--Clyde Russell is a Reuters market analyst. The views
expressed are his own.--
By Clyde Russell
LAUNCESTON, Australia, April 12 Thailand's
efforts to prop up rubber prices by cutting exports have met
with some success, but they are likely to run into major
headwinds in the next few months.
Thailand, the world's biggest producer and exporter of
natural rubber, together with Malaysia and Indonesia agreed last
year to cut exports by 300,000 tonnes between October and March.
The three nations account for 70 percent of natural rubber
exports and the reductions helped benchmark Tokyo Commodity
Exchange rubber rally 60 percent from an almost
three-year low in September last year to the 2013 peak of 337.8
yen ($3.38) per kilogram reached on Feb. 6.
The contract has since slipped to close Thursday at 276.9
yen and the chances are that Asian rubber prices will come under
further pressure, even if Thailand is successful in convincing
the other two major Southeast Asian producers to extend export
Inventories of rubber in top importers China and Japan are
at multi-year highs and demand from the automobile sector, the
major rubber-consuming industry, is expected to be muted.
This suggests that Chinese and Japanese rubber users may
choose to use up inventories in coming months rather than
Since the beginning of 2009, there has been a fairly strong
correlation between Tokyo rubber prices and Chinese inventories,
with prices gaining in tandem with stocks but falling when they
are run down.
Rubber inventories in warehouses monitored by the Shanghai
Futures Exchange rose 1.5 percent in the week ended March 29
from the prior week, and at 117,696 tonnes are the highest since
Feb. 26, 2010.
The three-year high in China is doubled by a six-year peak
in Japan, where rubber stocks reached 15,799 tonnes in the week
to March 31, the highest since 2007, according to data from the
Rubber Trade Association of Japan.
Plentiful inventories and slower growth in automobile sales
in China may curb the appetite of the world's biggest importer.
Chinese vehicle sales are expected to rise a lacklustre 7
percent in 2013, marking the third consecutive year of
single-digit growth, according to a forecast by the China
Association of Automobile Manufacturers.
However, sales for this year have been stronger than the
forecast, gaining 13.2 percent in the first quarter from the
same period a year earlier.
But even if car sales do surprise on the upside, the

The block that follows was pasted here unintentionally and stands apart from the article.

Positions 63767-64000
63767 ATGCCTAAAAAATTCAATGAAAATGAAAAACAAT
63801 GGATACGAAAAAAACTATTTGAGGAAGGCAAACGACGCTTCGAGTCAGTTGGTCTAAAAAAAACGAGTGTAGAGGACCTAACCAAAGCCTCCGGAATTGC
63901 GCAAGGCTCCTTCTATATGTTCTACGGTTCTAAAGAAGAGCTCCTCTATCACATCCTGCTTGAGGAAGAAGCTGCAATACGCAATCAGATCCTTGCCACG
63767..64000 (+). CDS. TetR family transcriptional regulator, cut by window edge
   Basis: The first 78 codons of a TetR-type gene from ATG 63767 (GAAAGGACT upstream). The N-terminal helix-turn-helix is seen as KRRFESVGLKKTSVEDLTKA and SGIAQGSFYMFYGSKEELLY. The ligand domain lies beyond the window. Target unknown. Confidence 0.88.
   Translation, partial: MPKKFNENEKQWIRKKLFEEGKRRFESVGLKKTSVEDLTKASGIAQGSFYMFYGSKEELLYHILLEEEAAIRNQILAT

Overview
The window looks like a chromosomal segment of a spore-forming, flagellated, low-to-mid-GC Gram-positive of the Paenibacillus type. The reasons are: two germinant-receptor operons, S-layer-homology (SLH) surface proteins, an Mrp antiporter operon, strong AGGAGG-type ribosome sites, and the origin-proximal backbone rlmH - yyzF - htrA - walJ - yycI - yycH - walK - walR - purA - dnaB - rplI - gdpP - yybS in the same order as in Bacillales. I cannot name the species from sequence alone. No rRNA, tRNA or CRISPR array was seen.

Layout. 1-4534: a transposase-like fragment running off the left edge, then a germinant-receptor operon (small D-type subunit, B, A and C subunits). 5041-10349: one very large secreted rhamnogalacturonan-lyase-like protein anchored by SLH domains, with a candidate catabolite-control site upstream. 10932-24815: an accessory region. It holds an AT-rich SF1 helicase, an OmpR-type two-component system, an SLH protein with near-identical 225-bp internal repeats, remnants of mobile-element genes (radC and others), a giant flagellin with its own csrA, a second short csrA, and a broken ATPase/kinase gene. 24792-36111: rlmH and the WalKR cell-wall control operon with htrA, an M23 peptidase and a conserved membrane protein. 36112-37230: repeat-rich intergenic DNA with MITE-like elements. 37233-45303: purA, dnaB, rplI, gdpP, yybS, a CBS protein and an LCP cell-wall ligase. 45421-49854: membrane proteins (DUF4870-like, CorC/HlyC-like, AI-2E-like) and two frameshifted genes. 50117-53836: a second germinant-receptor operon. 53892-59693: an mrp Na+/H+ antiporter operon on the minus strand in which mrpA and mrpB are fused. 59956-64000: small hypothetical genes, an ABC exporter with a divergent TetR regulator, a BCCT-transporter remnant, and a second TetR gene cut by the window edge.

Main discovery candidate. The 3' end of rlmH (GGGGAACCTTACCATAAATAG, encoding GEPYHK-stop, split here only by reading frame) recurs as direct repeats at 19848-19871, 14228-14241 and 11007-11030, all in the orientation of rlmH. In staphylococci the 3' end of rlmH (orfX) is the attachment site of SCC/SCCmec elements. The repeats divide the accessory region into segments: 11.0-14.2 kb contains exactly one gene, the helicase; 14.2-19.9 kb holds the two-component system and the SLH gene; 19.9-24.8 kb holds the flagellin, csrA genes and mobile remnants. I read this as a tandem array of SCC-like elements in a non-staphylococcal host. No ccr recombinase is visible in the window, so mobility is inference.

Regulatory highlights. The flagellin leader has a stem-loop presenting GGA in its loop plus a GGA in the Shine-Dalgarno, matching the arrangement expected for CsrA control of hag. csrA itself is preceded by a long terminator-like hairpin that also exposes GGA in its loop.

plentiful inventories and the rise in rubber prices since last
year's lows may curb import appetite in China, which has been
strong so far this year.
Natural rubber imports rose to 230,000 tonnes in March, a
21.1 percent gain over the same month last year and the highest
monthly total since November 2011.
The first quarter also saw inbound rubber shipments gain
31.7 percent over the same period a year earlier as Chinese
buyers took advantage of the lower prices that prevailed toward
the end of last year.
With prices having peaked in February, when April cargoes
would have been booked, it won't be surprising to see a pullback
in Chinese imports when figures are released next month.
Thailand is meeting Malaysia and Indonesia this week in the
resort island of Phuket to discuss whether to continue cutting
exports, with talks due to finish Friday.
Thailand has decided to continue limiting exports for
another two months, but it's not yet clear whether the other two
producers will agree to further restrictions.
In addition to major buyers having ample stockpiles, the dry
season in Southeast Asia is nearing an end and supply tends to
rise from Thailand after the three-day water festival of
Songkran, which starts this weekend.
This adds to the bearish outlook and it will take a major
effort on the part of producers to reverse sentiment through
However, the Thais can take some comfort that rubber prices
have risen enough for them to feel comfortable in suspending the
government's intervention scheme, which expired at the end of
The government still holds about 198,000 tonnes of smoked
rubber sheet, which in itself is a bearish factor as it creates
an overhang of potential supply, but it's likely this will stay
off the market for as long as prices remain biased lower.
(Editing by Joseph Radford)